To implement the project, government will provide lands to PhilForest Corp., corporate arm of the Department of Environment and Natural Resources (DENR), under a 25-year stewardship program. Philforest has opened pilot plantations or nursery, in partnership with the Department of Agrarian Reform (DAR), in Carmen, North Cotabato (5,000 hectares); Isabela, Cagayan (900 hectares); Pili, Camarines Sur (20 hectares); Tigaon, Camarines Sur (20 hectares); and Davao City (50 hectares). It is also negotiating with the DENR for additional jathropa nursery areas in Regions I (Ilocos), II (Cagayan Valley), V (Bicol), and XIII (Caraga) covering 167,107 hectares of land.


More landlessness


According to the pro-biofuels lobby group Philippine Fuel Ethanol Alliance, increased ethanol production in the country would create additional 300,000 new jobs. But the biofuels program, in the long run, threatens to aggravate joblessness in the countryside because the imminent loss of the farmers' land is a real threat under the Biofuels Act.


An official of the Department of Agriculture (DA) admitted that the conversion of sugar haciendas for ethanol production will be a major consideration of the DAR in the exemption of lands under the Comprehensive Agrarian Reform Program (CARP). Because of rising oil prices, ethanol production is now considered a strategic investment by the National Economic and Development Authority (NEDA) and the DAR must therefore take into account the supposed "economic benefits" of ethanol business ventures as against the actual physical distribution of lands to farmer-beneficiaries.


At present, 55,285 sugarcane farms in the country covering 83,772 hectares are either tenanted, leased, or under various forms of tenurial arrangement while 799,700 coconut farms with an area of 1.02 million hectares are in the same situation. Overall, 3.42 million farms covering 3.10 million hectares are either tenanted, leased, or under various forms of tenurial arrangement. These figures do not fully reflect the extent of non-ownership of agricultural lands in the country considering the flaws in the reporting methodology of government and flawed definition of ownership under the CARP.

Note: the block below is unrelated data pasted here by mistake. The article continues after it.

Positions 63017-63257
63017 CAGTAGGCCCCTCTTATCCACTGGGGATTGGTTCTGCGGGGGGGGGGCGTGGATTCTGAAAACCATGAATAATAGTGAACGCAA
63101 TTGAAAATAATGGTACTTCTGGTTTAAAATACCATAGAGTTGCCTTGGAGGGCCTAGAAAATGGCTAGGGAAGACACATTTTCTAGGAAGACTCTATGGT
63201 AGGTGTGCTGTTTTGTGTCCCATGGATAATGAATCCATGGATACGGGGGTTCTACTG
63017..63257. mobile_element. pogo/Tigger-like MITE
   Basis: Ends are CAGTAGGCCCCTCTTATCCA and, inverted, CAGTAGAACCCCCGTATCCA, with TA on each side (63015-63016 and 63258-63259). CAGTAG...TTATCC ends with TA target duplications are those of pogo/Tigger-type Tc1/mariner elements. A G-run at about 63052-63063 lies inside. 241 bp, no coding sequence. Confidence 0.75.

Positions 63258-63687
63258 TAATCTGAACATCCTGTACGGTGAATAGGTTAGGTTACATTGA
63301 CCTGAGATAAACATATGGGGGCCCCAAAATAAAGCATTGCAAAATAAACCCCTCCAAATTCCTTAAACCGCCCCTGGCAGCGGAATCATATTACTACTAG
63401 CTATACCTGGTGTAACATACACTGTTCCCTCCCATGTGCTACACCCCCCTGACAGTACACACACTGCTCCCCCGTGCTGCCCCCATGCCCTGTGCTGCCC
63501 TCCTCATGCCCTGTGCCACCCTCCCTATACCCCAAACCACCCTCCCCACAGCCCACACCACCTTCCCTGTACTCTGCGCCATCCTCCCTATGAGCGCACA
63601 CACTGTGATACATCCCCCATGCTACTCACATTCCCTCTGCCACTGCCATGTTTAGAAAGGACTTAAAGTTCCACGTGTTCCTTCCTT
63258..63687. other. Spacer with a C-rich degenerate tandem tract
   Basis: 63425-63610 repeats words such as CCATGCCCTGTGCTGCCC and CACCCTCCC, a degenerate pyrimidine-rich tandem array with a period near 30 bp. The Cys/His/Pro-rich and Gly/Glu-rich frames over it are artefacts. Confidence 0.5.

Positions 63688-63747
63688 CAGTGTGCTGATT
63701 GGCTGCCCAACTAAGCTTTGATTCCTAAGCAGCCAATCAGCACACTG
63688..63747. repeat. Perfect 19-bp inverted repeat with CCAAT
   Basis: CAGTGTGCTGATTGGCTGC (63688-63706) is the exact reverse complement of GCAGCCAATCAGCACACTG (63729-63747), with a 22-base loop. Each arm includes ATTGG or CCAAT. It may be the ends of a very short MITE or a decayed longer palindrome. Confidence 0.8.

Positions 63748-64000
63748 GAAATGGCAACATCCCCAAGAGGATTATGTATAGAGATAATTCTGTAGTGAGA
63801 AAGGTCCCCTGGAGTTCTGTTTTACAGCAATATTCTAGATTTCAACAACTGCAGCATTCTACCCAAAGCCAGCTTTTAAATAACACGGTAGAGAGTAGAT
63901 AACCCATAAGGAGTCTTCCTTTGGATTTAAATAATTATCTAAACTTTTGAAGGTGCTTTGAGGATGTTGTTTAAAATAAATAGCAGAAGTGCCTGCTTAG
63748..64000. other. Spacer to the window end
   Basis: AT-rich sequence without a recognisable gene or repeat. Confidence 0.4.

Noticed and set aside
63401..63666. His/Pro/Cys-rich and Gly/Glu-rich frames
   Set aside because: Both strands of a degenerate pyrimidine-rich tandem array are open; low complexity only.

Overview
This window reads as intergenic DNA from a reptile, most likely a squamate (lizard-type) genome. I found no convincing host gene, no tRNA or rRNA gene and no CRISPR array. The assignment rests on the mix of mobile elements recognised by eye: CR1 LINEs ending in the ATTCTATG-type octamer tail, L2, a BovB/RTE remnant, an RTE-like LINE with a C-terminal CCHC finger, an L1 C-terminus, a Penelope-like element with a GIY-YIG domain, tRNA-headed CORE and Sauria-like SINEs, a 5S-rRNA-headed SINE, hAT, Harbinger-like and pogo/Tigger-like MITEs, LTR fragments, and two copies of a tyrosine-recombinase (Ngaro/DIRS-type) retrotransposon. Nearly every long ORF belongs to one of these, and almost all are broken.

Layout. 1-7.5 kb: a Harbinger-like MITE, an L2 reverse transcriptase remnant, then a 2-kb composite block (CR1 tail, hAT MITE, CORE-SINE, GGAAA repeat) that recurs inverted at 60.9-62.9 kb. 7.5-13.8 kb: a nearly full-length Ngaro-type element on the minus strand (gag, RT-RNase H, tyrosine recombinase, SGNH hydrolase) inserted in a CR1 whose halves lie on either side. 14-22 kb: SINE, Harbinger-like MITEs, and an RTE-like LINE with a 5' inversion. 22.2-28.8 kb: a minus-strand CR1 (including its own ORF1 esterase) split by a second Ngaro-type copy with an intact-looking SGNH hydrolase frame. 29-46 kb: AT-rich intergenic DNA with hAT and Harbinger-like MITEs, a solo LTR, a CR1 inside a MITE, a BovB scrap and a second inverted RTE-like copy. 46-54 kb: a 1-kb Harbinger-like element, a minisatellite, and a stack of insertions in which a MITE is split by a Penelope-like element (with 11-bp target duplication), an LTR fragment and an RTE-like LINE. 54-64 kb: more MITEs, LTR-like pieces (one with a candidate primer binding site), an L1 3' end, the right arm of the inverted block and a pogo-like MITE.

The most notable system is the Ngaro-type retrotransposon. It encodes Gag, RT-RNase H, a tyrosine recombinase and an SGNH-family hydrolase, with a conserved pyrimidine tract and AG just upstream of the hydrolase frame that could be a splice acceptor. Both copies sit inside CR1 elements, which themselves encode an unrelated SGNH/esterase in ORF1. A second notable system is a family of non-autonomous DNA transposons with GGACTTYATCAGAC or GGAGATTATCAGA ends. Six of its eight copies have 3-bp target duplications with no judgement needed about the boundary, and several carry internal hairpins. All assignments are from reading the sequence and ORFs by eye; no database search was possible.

Landlessness is bound to worsen as landlords, including those who helped author the law, would surely apply for land-use conversion, CARP exemption or use other schemes such as corporative arrangements, contract growing, joint venture and lease arrangement under the biofuels program. In a newspaper article, for instance, Task Force Mapalad claimed that Rep. Iggy Arroyo (Kampi, 5th district of Negros Occidental) has been conditioning the minds of farmers in the family-owned Hacienda Bacan in Negros Occidental that the said landholding would be exempted from the CARP under the biofuels law. Arroyo, one of the Biofuels Act's co-authors, reportedly said that the 157-hectare hacienda would be converted for ethanol production and thus exempted from CARP.


Furthermore, while the jathropa program only targets "unproductive and idle" lands, there is no guarantee that even lands covered by CARP, or even lands of CARP beneficiaries, would not be included for jathropa production considering the promise of high returns from such agribusiness venture.


PhilForest estimates that an investor in a jathropa plantation could reap a 20 percent return on investment on a petroleum price of only $46 per barrel and could further increase as global oil prices go up. This was the case of the contract growing scheme of San Miguel Corporation (SMC) in Isabela, northern Philippines which promised huge profits and enticed not only the targeted holders of stewardship contracts but also the Emancipation Patent (EP) and Certificate of Land Ownership Award (CLOA) holders. Instead of profits, the farmers incurred huge debts that now threaten their control and ownership because the contract stipulates that the cooperative commissioned by SMC to supply its cassava needs can take over the land of farmers who incur debts for two consecutive harvest seasons.


Genuine energy security


There is no doubt about the need to explore, develop and use alternative sources of fuel if the country intends to achieve energy security and independence, as well as long-term, sustainable national economic development. But the Biofuels Act, conceived with the narrow and self-serving interests of landlords and bourgeois-compradors, cannot address the most urgent issues that threaten the country's energy security, namely exorbitant and soaring oil prices and intense foreign monopoly control in the upstream and downstream of the energy industry.


Energy independence can only be achieved if energy resources are effectively controlled and managed by the people through the state, and not by the landlords, bourgeois compradors, and foreign corporations. A pro-people alternative fuels program should not allow the wanton conversion agricultural lands for biofuels production and ensure that genuine agrarian reform would not be compromised. It will also ensure sustainability because potential crops that would be used as alternative fuels would be truly developed, including protection from unnecessary competition brought about by liberalization.


Finally, even a genuine alternative fuels program would not bring immediate relief to the economy and people battered by exorbitant oil prices and unabated oil price hikes. The most urgent problem today as far as oil is concerned is prices and the only reform that can bring instant and meaningful solution to this problem is to reverse the oil deregulation policy and institute price control. Posted by Bulatlat 




2007 Bulatlat  Alipato Publications